Grown-ups too: Wiz mature into contenders

The first half has been pretty sweet for John Wall and the Wizards, who rank second in the East. AP Photo/Jonathan Bachman

After an uneventful, blowout loss to the Wizards on Monday, Sixers coach Brett Brown took a deep breath and described Washington’s disciplined, imposing style of play: “It was times you look out at the floor, and you saw a bunch of men. You saw a physical, big, playoff-hardened team. They are strong at each position, and they’re physical at each position. And there are times sitting on the bench realizing just the difference in experience and maturity.”

It’s a far cry from the team John Wall inherited in 2010, when the Wizards were as disciplined as wildfire and as consistently disappointing as delivery pizza. Although Brown hoped aloud that his team’s growth could mirror that of Washington’s over the next few years, such a transformation does not happen without the timely intervention of both talent and culture.

According to coach Randy Wittman, in a recent interview with the Washington Post, when he took over for Flip Saunders one month into the 2011-12 season, he went straight to the top with a request. Calling a team that at that time featured mostly rookies and sophomores “career suicide,” Wittman told owner Ted Leonsis they needed fewer young players.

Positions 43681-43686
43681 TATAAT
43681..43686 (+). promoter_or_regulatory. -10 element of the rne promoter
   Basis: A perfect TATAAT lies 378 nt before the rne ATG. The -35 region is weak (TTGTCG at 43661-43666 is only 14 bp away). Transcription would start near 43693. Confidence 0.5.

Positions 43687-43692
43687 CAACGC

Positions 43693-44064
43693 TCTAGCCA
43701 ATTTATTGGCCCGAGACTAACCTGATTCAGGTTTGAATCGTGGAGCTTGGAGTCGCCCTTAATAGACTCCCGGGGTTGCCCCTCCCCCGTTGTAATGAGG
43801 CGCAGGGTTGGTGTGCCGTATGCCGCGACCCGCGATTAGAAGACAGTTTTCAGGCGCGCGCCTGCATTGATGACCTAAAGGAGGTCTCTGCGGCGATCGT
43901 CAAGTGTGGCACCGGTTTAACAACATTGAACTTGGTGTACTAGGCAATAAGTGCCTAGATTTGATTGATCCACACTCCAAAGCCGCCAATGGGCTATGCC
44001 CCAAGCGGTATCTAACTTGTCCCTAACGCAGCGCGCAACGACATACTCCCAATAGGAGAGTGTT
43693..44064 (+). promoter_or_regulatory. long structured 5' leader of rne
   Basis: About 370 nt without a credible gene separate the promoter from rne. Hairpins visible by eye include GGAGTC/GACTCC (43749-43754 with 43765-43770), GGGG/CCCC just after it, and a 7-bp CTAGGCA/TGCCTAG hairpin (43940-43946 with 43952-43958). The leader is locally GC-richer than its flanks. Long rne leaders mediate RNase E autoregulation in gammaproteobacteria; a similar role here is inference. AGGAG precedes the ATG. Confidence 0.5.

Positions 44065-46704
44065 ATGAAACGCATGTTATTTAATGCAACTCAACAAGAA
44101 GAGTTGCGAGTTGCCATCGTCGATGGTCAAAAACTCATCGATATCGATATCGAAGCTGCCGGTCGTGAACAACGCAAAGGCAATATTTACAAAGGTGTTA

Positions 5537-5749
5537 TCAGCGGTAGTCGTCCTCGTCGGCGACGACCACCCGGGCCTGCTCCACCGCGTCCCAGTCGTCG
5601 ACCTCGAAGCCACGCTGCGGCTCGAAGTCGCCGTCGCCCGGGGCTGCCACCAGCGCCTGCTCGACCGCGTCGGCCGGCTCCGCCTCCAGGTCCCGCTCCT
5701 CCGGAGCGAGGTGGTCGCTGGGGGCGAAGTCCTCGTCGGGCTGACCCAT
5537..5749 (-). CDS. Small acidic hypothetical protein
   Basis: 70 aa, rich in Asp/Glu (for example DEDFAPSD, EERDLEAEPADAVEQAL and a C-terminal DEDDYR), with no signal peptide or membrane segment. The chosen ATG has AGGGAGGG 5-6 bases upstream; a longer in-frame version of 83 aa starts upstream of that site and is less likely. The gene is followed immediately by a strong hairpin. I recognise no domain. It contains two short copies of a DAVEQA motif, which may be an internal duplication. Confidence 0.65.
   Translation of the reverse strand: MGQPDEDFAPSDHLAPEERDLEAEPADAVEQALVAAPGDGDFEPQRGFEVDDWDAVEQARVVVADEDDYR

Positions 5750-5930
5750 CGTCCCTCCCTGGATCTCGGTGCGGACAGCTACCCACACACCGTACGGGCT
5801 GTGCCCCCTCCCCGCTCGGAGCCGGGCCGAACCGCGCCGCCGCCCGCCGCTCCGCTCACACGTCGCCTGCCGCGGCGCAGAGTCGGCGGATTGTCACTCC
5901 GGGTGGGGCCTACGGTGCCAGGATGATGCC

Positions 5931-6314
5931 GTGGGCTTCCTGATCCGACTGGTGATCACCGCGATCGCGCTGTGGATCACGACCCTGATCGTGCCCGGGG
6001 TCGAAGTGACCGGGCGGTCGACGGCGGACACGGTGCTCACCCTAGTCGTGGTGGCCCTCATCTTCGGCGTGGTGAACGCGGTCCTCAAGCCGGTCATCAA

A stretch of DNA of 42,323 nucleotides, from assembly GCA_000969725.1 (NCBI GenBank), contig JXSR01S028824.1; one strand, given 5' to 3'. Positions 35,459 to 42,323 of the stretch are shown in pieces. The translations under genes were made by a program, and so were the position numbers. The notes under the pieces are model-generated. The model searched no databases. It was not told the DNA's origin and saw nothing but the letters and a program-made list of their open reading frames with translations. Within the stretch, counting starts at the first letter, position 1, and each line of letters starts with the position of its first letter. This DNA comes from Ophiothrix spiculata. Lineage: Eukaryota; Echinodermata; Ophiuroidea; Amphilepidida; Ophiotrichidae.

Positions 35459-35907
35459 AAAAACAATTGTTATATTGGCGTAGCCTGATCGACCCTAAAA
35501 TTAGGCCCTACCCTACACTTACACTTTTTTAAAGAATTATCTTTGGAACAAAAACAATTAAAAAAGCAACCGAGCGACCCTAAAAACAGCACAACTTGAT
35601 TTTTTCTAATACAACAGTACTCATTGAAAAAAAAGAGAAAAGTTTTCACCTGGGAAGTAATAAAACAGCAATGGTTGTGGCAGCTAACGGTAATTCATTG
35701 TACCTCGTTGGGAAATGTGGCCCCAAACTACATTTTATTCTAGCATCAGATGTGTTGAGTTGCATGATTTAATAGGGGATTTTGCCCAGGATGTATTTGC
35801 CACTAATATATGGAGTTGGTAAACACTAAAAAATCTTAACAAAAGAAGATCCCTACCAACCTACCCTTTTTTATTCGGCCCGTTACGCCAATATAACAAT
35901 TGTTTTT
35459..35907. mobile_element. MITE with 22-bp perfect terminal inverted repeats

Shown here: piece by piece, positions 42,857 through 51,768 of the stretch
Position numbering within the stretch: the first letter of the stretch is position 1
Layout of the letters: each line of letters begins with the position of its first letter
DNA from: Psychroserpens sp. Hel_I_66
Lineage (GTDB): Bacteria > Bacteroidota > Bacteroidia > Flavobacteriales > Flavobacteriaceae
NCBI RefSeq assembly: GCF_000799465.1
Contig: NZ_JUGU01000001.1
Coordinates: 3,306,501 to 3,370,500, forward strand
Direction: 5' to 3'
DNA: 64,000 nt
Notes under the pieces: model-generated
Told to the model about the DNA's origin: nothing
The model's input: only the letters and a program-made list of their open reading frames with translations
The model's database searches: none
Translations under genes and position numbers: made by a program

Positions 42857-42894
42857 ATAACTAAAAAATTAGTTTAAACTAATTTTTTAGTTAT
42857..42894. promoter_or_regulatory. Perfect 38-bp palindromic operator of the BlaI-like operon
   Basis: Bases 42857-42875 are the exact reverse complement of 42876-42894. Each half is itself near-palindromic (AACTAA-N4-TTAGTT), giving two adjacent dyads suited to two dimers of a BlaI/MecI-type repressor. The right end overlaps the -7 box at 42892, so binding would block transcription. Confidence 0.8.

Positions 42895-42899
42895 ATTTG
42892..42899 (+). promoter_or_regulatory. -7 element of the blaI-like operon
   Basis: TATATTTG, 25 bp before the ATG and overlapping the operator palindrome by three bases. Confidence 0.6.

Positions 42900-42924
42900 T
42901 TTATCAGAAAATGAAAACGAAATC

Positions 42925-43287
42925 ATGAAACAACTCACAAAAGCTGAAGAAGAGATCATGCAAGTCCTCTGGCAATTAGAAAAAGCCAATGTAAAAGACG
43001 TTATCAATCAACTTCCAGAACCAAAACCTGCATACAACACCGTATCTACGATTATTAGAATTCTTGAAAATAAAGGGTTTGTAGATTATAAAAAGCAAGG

“We’ve got to get it to three or four, and then those other four spots we’ve got to get veteran guys in here that can teach these guys how to play,” Wittman said to his boss. “I said, 'That’s what my belief is,' and they believed it too, and that’s kind of what we’ve done.”

Now Wittman helms a veteran-laden team that has been consistently excellent defensively over the course of his employment and currently ranks sixth overall in that regard. With Wall and the wings acting as shepherds and bigs forming a barrier around the paint, the Wizards force teams to the outside, where the dice roll in Washington's favor. As of today, teams take the second-fewest shots within five feet against Wittman’s defense.

Despite improvement from the past season's scoring output, questions still surface with every poor outing -- and as recently as last week’s 80-point dud against the Brooklyn Nets. If teams such as the Atlanta Hawks and San Antonio Spurs perform basketball like jazz, Washington’s offense is more like a hummed hymn in the back of a church: unassuming, often out of tune, but still recognizable.

That the hum has at times been obscured against the league’s very best teams is a concern, especially given Washington’s unconvincing 0-3 record against Eastern Conference enemies Toronto and Atlanta. It might seem odd to criticize, given Washington’s ascendance and Wall’s MVP-caliber season, but this is an odd mix of a team, with veterans such as Paul Pierce eyeing the NBA Finals and recent draftees such as Bradley Beal still marking the trail. The future is bright, but the window has also, unexpectedly, cracked open.